Re: Bulls and Bears? Zinybody know? - Posted by Bud Branstetter

Posted by Bud Branstetter on May 10, 1999 at 22:26:11:


Have you looked at the cities where they have had the military base closings. Some of these would be ideal for your Pactrust. Dallas will still be on the upswing because of the economy and not quite what I think your looking for.

Call me a bear… - Posted by Jim Beavens

Posted by Jim Beavens on May 10, 1999 at 15:40:13:

Portland, Oregon has gone through an explosive expansion in the last 6-7 years or so, and is starting to cool off (an argument could be made that Oregon’s economic well-being is in inverse proportion with California’s ;).

1998 saw a rise in the median sales price of 4.4%, after several years of growth up towards the 10% range. And so far I don’t see the 1999 prices being much higher than where they were a year ago. Frankly I’m very hesitant to buy-and-hold in my local market (which is why I went to the midwest for my first investments…I loved Jim Piper’s comment below about the “land of positive cash flow” LOL ). The 1998 vacancy rate, although still at an acceptable 5.8%, is the highest its been since 1990. So far the main casualty of this slight slowdown is average days on market, which was at an obscene 65 days a couple years ago, and is now at 85 days. Again, this is acceptable, but if it gets too far above the magical number of 90 days, then I think prices might be impacted more than they already have been.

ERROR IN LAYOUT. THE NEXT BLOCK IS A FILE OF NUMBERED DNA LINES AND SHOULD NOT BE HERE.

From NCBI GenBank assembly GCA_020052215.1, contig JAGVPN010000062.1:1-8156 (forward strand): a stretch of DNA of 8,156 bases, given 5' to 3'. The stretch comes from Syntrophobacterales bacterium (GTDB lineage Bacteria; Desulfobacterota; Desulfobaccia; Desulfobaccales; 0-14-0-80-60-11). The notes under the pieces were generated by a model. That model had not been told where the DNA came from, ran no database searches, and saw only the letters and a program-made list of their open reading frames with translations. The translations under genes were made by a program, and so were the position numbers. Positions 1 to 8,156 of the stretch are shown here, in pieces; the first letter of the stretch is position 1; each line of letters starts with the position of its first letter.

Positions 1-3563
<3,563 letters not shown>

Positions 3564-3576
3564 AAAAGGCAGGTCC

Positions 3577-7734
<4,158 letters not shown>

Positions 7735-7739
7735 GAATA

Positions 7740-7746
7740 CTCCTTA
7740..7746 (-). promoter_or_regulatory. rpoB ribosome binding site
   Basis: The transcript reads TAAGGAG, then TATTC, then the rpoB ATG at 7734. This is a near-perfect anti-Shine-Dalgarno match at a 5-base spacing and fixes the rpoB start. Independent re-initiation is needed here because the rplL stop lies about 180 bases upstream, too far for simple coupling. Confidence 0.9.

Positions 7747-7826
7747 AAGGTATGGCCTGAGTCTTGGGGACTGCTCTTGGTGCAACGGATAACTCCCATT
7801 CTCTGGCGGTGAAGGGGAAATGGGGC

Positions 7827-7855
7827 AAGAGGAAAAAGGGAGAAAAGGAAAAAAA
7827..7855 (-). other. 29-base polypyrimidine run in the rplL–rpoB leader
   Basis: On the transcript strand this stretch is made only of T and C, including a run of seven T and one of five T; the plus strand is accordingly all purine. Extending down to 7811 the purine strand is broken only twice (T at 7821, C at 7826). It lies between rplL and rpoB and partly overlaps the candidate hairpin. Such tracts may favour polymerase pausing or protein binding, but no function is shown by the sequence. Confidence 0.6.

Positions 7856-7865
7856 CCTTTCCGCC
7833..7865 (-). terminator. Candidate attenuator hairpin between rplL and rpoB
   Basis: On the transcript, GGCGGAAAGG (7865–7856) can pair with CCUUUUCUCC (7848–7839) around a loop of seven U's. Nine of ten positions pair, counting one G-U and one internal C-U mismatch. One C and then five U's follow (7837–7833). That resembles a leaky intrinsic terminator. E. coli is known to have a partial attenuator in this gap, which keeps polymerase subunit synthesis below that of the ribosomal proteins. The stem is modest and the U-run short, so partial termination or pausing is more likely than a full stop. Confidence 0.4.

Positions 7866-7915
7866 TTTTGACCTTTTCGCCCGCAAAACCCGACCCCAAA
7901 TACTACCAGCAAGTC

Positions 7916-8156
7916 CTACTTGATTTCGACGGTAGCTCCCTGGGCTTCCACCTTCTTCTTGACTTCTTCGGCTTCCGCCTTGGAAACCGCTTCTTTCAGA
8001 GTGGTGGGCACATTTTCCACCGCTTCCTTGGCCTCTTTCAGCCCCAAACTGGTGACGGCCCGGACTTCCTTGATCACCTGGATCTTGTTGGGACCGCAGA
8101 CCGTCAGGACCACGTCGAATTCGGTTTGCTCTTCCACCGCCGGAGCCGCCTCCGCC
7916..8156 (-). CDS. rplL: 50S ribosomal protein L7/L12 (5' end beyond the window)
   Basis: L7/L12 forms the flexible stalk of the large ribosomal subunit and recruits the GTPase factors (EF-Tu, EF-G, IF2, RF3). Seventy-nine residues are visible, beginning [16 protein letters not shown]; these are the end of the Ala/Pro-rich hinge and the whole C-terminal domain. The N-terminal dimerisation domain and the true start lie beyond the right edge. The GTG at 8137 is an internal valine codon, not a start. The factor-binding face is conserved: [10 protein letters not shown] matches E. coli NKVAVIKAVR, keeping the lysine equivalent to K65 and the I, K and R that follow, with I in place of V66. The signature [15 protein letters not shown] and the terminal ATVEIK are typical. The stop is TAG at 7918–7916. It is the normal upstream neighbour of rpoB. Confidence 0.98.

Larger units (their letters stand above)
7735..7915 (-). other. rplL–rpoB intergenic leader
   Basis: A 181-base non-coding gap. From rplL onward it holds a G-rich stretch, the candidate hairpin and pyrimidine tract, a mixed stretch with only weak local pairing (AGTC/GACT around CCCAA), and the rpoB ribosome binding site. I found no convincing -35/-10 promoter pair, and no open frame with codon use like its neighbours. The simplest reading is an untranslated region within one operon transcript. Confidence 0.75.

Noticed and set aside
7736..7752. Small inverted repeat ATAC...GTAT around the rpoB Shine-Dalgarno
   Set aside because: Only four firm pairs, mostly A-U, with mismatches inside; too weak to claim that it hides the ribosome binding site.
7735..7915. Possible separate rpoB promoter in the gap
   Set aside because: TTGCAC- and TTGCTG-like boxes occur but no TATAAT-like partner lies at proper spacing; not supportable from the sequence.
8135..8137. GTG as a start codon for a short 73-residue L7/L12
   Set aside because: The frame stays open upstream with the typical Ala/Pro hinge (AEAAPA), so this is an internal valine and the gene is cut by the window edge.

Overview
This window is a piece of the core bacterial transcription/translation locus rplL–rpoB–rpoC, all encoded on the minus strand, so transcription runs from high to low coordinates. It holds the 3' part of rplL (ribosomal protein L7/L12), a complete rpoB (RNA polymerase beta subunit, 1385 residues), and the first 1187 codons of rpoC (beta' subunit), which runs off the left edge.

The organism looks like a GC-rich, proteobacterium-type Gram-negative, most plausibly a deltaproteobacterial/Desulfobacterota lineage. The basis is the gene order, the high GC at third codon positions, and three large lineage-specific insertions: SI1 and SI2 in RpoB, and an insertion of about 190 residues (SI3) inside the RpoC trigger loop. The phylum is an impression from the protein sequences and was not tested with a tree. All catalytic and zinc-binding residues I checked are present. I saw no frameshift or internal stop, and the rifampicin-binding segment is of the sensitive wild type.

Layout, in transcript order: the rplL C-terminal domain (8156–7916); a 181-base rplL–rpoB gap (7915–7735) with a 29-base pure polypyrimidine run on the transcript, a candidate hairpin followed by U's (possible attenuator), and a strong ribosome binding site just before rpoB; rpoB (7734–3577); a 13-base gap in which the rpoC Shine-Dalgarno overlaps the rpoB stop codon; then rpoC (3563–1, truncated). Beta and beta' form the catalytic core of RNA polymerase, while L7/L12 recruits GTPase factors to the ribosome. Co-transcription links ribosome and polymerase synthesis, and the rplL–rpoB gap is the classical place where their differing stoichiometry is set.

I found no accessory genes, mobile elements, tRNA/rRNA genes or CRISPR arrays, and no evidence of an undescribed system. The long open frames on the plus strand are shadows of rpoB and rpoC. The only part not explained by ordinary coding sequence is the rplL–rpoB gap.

In short, the Portland market is much more sane than it was a couple years ago, which is why I’m excited about the prospects of both buying and selling property here. The reason I don’t feel comfortable buying-and-holding any significant amount here is that despite the slight levelling of the market, new construction continues unabated, and I think this spells bad news a few years down the line.

I’ve discussed my bearish feelings with some professionals at my local real estate investors club, and have yet to find anybody that agrees with me. So who knows…

Re: Bulls and Bears? Zinybody know? - Posted by Mark (SDCA)

Posted by Mark (SDCA) on May 10, 1999 at 10:27:50:

Phoenix is very hot.
Las Vegas is warm but cooling (a lot of new houses are dampening the re-sale market right now).

It would appear that… - Posted by Dennis Rush

Posted by Dennis Rush on May 09, 1999 at 19:21:43:

…the Mid-Atlantic and Mid-West regions have a high percentage of troubled loans. Check out:


New York region also appears to be a bit troubled. Hope this helps.


Re: Bulls and Bears? Zinybody know? - Posted by Lorelie

Posted by Lorelie on May 09, 1999 at 19:07:04:

Boston area is hot hot hot. Things are up 10-15% a year for 2-3-years and sell before they reach the market for asking and more.

Have heard from friends that parts of west MA and upstate NY ar in down markets, although thats hard to imagine from here. (I’m in Boston.)

Re: Bulls and Bears? Zinybody know? - Posted by V.P.

Posted by V.P. on May 09, 1999 at 18:31:59:


As far as boom market goes,Dallas-Ft. Worth and Austin
Tx. is hot and has been for several years. Even though
a lot of folks keep predicting a slow down,it keeps getting hotter.

This goes for new s.f. constr.,apartments,and existing
home sales.Some previously more rural counties in this
area are exploding such as north of Dallas where I live.Land and lots are high and climbing.

Seems like about all that’s needed is a piece of property and a for sale sign.